Survive Longer By Lowering Your Cholesterol With These Foods

foods-that-lower-cholesterol

Cholesterol is a waxy, fat-like substance found in your body and in many foods. Your body needs cholesterol to function normally and makes all that you need.

However you can end up with too much cholesterol because of the foods you eat and the rate at which your body breaks down cholesterol.

Excess cholesterol can build up in your arteries. After a while, the deposits narrow your arteries, putting you at risk for heart disease and stroke.

Preparedness is not always about the end of the world. The ‘here and now’ of high cholesterol levels can affect your long-term survivability.

Here are several foods that you can eat to help lower ‘bad’ LDL cholesterol levels:


 

Oats – Oatmeal – Bran

Studies have shown that oats and bran can significantly lower LDL blood cholesterol levels.

Consider eating a bowl of oatmeal every day. Oatmeal contains soluble fiber, which reduces the amount of cholesterol put into your bloodstream.

Oat bran in particular has been proven to reduce cholesterol levels and can be added to cereals or homemade breads.

 

Garlic

Apparently half a clove of raw garlic a day can significantly reduce LDL cholesterol levels.

It can easily be added to salads, or tossed in with your favorite stir fry.

 

Flax Seeds

Not only does this food provide you with cholesterol lowering capabilities, but it also provides many other important nutrients, such as omega 3.

Flax seeds can be easily added to your cereal in the morning, or topped on salad as an oil.

 

Olive Oil

Olive oil contains a powerful mix of antioxidants to lower your cholesterol.

Replace butter, lard or mayonnaise with olive oil.

Olive oil is high in calories so go easy on the amount.

 

Almonds – Walnuts

A handful of nuts – about an ounce and a half – each day of walnuts and/or almonds will help keep blood vessels healthy.

Be careful though, as nuts are high in calories and could lead to weight gain.

 

Fish

The American Heart Association recommends you eat at least two servings of fatty fish per week.

Fatty fish contain omega-3 fatty acids, known to improve heart health.

These fish contain the most omega-3 fatty acids:

Albacore tuna, Halibut, Herring, Lake trout, Mackerel, Salmon, Sardines

 

Fruits

Apples, grapes, strawberries and citrus fruits contain pectin, a soluble fiber known to lower cholesterol levels.

 

Avoid Foods That Raise Cholesterol

It makes sense, but the best way to lower cholesterol is to not eat foods that raise cholesterol levels.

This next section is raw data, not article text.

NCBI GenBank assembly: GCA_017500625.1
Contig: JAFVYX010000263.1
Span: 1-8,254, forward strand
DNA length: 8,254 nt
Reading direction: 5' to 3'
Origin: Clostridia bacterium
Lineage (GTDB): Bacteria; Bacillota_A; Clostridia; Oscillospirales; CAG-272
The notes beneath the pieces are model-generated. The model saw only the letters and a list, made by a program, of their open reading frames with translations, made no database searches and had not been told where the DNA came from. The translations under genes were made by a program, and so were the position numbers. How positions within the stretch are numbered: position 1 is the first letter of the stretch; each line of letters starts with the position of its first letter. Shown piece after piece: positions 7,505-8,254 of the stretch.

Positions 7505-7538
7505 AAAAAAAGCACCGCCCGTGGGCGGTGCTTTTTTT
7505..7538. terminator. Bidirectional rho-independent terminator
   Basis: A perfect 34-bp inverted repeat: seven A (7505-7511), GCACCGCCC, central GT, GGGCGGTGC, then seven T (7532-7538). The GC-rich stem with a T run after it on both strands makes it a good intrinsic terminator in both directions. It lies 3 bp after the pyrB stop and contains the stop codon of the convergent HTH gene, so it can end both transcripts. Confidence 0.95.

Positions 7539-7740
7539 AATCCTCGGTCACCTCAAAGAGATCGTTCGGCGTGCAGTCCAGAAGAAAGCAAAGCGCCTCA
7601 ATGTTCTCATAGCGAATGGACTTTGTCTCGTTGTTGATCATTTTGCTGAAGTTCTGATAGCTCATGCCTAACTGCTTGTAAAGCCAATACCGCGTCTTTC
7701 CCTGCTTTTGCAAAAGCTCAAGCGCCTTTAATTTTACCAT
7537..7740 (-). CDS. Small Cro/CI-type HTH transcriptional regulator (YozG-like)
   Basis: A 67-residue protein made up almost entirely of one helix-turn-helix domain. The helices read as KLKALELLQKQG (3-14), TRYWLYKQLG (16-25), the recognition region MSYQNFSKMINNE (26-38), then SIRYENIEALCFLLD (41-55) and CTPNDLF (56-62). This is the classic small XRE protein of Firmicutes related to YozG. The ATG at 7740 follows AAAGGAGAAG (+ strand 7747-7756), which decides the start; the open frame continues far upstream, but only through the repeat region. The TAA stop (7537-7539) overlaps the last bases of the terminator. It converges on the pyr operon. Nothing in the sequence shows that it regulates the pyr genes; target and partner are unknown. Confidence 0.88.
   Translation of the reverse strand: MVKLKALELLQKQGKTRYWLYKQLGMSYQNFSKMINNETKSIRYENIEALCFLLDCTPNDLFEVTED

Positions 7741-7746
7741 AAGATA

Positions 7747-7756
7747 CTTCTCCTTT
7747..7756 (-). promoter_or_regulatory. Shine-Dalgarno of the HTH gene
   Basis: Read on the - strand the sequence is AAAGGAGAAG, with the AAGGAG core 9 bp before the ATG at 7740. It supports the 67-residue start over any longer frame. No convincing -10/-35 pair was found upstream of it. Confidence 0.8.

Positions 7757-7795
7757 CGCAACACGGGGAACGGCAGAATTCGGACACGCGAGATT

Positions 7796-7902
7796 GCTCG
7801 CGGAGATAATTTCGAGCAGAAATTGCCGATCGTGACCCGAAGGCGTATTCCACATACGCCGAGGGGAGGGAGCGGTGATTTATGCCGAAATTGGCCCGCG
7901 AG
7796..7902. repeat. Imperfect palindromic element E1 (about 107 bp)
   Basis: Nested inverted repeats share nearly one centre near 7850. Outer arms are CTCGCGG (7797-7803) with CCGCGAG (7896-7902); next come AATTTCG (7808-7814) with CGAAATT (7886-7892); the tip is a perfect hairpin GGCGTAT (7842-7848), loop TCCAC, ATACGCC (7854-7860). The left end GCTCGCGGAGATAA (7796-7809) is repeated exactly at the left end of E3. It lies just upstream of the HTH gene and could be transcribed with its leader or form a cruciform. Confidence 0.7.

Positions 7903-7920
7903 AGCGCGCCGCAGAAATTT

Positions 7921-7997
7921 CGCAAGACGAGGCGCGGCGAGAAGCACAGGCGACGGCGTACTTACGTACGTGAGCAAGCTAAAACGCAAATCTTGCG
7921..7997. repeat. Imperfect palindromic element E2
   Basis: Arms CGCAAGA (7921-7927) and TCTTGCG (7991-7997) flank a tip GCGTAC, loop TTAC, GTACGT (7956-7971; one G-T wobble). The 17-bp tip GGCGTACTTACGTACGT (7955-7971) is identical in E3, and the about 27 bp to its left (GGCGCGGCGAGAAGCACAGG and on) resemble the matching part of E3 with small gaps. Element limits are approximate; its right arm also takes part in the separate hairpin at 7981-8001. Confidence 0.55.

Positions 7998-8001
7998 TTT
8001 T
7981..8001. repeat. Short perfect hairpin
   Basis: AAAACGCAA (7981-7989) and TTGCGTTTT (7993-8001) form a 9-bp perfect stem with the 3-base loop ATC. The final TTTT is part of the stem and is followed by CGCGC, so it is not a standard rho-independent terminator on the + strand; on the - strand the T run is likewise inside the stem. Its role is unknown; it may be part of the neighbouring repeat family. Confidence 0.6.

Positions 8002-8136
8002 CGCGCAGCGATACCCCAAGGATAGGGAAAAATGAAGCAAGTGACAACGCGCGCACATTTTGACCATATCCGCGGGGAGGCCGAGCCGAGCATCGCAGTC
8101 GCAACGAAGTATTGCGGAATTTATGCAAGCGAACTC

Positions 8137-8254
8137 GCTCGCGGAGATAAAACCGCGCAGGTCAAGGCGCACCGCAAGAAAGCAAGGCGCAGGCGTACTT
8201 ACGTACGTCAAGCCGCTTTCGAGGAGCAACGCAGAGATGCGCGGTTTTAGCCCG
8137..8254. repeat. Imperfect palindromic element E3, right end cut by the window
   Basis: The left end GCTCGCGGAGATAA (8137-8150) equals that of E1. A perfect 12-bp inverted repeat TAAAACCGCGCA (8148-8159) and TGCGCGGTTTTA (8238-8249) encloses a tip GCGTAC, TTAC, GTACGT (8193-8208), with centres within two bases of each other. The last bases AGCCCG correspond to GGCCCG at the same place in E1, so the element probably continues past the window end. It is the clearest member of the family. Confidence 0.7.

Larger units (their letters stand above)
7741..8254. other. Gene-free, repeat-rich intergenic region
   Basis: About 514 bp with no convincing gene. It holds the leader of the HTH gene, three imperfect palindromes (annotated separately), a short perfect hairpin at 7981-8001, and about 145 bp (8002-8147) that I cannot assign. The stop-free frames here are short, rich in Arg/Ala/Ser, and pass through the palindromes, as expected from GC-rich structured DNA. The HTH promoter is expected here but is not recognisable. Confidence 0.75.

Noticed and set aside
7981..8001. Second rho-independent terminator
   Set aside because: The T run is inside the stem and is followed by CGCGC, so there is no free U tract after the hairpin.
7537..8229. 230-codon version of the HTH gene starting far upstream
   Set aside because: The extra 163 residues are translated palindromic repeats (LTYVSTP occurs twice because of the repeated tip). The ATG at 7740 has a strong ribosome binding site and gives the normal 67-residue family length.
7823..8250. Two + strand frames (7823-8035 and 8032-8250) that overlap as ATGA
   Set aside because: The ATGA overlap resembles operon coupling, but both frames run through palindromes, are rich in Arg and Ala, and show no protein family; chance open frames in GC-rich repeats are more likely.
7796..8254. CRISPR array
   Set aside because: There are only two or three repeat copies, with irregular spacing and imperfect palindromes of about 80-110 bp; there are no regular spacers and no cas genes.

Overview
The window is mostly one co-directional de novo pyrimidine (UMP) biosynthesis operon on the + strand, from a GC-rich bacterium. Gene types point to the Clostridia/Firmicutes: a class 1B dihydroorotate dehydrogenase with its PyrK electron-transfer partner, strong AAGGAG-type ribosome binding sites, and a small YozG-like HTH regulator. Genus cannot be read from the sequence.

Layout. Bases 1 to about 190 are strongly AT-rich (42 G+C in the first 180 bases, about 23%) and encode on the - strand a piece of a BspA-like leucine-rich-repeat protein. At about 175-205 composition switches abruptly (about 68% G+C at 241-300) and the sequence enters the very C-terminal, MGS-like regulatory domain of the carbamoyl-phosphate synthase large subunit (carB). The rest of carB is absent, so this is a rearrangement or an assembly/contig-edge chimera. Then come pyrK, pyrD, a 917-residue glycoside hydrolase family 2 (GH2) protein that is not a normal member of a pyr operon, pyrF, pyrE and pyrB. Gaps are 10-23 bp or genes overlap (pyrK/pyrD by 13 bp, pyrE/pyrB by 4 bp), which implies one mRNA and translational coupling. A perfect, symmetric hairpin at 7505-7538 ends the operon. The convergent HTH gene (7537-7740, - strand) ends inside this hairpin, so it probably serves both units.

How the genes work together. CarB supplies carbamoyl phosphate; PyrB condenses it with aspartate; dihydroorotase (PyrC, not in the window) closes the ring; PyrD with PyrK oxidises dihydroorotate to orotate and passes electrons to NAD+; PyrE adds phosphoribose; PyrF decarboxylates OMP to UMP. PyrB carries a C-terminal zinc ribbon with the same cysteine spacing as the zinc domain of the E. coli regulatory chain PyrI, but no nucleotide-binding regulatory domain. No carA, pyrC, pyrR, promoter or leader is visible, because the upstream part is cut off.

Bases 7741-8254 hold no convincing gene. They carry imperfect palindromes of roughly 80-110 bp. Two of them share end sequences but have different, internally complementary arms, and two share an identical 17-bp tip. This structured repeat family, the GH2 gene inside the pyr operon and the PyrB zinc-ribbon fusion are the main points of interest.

Watch out for saturated fat – the white “marbling” in meat when it’s cold. Choose extra lean meats rather than fatty meats.

Drink low fat or skim milk instead of regular varieties.

Use olive oil instead of butter.

 
Not everyone is affected the same way by eating foods that may raise cholesterol levels, but if you’re one of those with high LDL cholesterol (the ‘bad’ cholesterol), common sense indicates that it may be prudent to research which foods may be making it worse and which foods may be better to eat instead.

 

Low-density lipoproteins (LDL)

Make up the majority of the body’s cholesterol. It’s called “bad cholesterol” because high levels can lead to heart disease and stroke.

High-density lipoproteins (HDL)

Called “good cholesterol” because high levels reduce the risk for heart disease and stroke. Scientists think that HDL absorbs bad cholesterol and carries it to the liver, which then flushes it from the body.

Triglycerides

Triglycerides are not cholesterol, but are a different type of fat. High levels can raise the risk for heart disease. Triglycerides are often part of a blood test doctors do to check cholesterol levels.

 

Desirable Cholesterol Levels

according to the CDC

Total cholesterol Less than 200 mg/dL
LDL (“bad” cholesterol) Less than 100 mg/dL
HDL (“good” cholesterol) 40 mg/DL or higher
Triglycerides Less than 150 mg/dL

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12 Comments

  1. there are other things, notably coffee (regular or decaf) which causes your body to produce cholesterol, independent of food consumption. Some sites will tell you that instant or drip coffee affects this minimally, however others do not. On a personal level, years ago I quit drinking coffee (instant and drip) for a year, and my cholesterol plummeted to abnormally low.
    —————————————————————————

    Drinking your coffee black or decaffeinated to keep cholesterol in check? Think again.
    ————————————————————————————————————————————
    Cafestol,((( as well as Kewhol) a compound found in coffee, elevates cholesterol by hijacking a receptor in an intestinal pathway critical to its regulation, said researchers from Baylor College of Medicine in a report that appears in the July issue of the journal Molecular Endocrinology.
    ——————————————————————————————————————————————